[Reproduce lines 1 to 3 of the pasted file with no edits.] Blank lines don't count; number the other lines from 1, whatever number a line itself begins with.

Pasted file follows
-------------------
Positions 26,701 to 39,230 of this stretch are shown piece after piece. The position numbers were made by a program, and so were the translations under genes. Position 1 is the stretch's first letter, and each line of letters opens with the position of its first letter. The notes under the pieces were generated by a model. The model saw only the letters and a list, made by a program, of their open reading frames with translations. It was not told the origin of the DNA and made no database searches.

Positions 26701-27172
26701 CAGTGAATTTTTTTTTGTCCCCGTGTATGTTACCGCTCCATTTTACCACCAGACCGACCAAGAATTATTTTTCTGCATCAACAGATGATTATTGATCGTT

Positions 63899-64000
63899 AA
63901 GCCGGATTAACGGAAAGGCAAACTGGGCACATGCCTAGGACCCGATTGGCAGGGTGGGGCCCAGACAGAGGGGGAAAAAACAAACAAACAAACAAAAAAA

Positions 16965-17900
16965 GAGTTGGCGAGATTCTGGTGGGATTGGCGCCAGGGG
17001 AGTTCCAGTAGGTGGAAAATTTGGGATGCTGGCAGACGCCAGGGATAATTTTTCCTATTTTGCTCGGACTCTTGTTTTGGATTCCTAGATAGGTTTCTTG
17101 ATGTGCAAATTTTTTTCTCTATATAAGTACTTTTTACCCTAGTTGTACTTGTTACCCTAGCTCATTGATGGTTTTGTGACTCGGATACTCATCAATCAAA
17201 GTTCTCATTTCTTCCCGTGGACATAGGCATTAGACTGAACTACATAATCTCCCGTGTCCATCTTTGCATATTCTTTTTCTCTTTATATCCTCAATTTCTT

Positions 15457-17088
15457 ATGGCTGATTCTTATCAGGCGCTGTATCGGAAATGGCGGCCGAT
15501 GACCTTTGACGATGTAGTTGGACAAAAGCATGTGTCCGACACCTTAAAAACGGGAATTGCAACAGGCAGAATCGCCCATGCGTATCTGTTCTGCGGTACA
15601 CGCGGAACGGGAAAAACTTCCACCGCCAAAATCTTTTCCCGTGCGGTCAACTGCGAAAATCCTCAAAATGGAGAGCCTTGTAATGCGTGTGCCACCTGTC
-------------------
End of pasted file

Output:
Positions 26,701 to 39,230 of this stretch are shown piece after piece. The position numbers were made by a program, and so were the translations under genes. Position 1 is the stretch's first letter, and each line of letters opens with the position of its first letter. The notes under the pieces were generated by a model. The model saw only the letters and a list, made by a program, of their open reading frames with translations. It was not told the origin of the DNA and made no database searches.

Positions 26701-27172
26701 CAGTGAATTTTTTTTTGTCCCCGTGTATGTTACCGCTCCATTTTACCACCAGACCGACCAAGAATTATTTTTCTGCATCAACAGATGATTATTGATCGTT